Additionally, they hinted that should an agreement be reached on substantive issues — and based on the declarations we made in our election campaign and on the SPD’s ideas, the SPD had no doubt that the process of arriving at a solid common platform would go smoothly — the personnel merger would have to involve the FDP chairman moving to the Foreign Office as vice chancellor. Furthermore, they deem it necessary to reduce the number of ministries through a reform of the cabinet. Additionally, all other personnel questions should be decided by the two party chairmen after the substantive issues have been dealt with.

That was the essence of the informational meeting in the Berlin office. That is how the conversation with the comprehensive information from Mr. Brandt proceeded.

For the sake of the good old days in Berlin, I also had a conversation — I can say this here — with Mr. Spangenberg, the undersecretary in the office of the federal president, and I took advantage of the opportunity to see the federal president himself, too, and talked with him. He told me and reported to me that Mr. Kiesinger had just been there to see him at 4:30 pm, and he asked me how I would assess the FDP’s level of unity and its capacity to act. Mr. Kiesinger had just revealed to him in conversation that he had great expectations of becoming chancellor, since the FDP was a very fragile party, and that he could assume with certainty that there was enough support for him, Kiesinger, as chancellor within the FDP. — In response to his question, I told Mr. President that I thought I knew the FDP better than Mr. Kiesinger did and that Mr. Kiesinger should not engage in such speculation; I said that the CDU had lost that gamble in the past.

That is all I can add to the report.

Chairman Scheel: In the interim, Willi Weyer has arrived. — We just heard the reports from the gentlemen who have had contact [i.e., with various representatives of the SPD and CDU]. I mentioned briefly that you had contact with [Heinz] Kühn. Perhaps it would be useful if you also reported on your contact with him, so we have this as a basis for discussion.

Weyer: I was in contact not only with Mr. Kühn, but of course also with Mr. Scheufelen, who has been making efforts for days, and I also talked with him before the election. He has tried it through all kinds of contacts, starting with Alphons Horten and then through the Federal Chancellery.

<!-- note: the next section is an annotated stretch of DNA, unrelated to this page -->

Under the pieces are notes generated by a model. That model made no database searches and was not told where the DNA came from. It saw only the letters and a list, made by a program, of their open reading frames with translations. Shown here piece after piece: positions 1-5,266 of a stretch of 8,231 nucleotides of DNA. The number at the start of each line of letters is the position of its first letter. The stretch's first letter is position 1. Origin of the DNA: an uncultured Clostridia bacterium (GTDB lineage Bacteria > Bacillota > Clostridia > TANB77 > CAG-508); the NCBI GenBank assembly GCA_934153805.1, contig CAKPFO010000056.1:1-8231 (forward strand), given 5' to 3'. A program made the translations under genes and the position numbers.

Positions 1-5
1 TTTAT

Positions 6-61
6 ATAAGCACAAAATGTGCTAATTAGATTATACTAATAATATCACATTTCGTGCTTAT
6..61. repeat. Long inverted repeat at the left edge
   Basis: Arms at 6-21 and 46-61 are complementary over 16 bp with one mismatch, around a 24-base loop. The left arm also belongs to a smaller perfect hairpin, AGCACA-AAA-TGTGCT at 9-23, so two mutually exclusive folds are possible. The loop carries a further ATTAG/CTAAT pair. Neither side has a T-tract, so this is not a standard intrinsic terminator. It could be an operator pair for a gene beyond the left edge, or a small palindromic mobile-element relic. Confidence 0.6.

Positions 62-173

(Chairman Scheel: “I also talked with Mr. Scheufelen before the election. He is very active!”)

I can only repeat what was already hinted at. Scheufelen, of course, said that the CDU was offering all sorts of things, but it still wasn’t working and so forth — just as with Hermann Müller.

Now to yesterday evening’s conversation with Heinz Kühn. As Günter Hoppe also reported, the SPD’s unanimous resolutions are known. — One thing seems important to me, Walter [Scheel]: if we intend to do it, then we should not go on questioning it for weeks or else we’ll be left out in the cold. We have to make a decision soon. We have to start the substantive negotiations soon.

Second, we should be moderate when it comes to our personnel expectations. The lists that I saw today in the newspaper are horrendous. If, after such a disastrous defeat, we start with five or six ministers, it will pull us down; then we’re out of the picture. Then the gentlemen who enter the cabinet might be able to say, well okay, we got to be ministers for a few more years — but the party is finished!

If we want to take advantage of an opportunity to recover politically, then we have to act quickly. In so doing, we have to take into account — and, on this point, I am in agreement with Mr. Kühn — that we will in fact also need a reform of the cabinet at the beginning of our cooperation with the SPD, that is, a reduction in the number of ministries, a consolidation, and so forth, which will enable us to realize some of the spectacular plans of the FDP.

(Chairman Scheel: “We have not started the discussion yet!”)

— I just want to say what I discussed with Kühn, where we agree. These are ideas that Kühn and I discussed. []


[1] Baracke refers to the SPD headquarters in Bonn—trans.

Source: Stenographischen Niederschrift über die Sitzung des Bundesvorstandes der FDP am 30. September 1969, 10:00 Uhr in Bonn, ADL (Archiv des Deutschen Liberalismus, Friedrich-Naumann-Stiftung, Gummersbach), File 153; reprinted as Document 5 in Daniel Hofmann, “Verdächtige Eile. Der Weg der Koalition aus SPD und FDP nach der Bundestagswahl vom 28. September 1969,” Vierteljahrshefte für Zeitgeschichte, Jahrgang 48 (2000) Heft 3, pp. 548–52. Available online at: https://www.ifz-muenchen.de/heftarchiv/2000_3.pdf

Translation: Allison Brown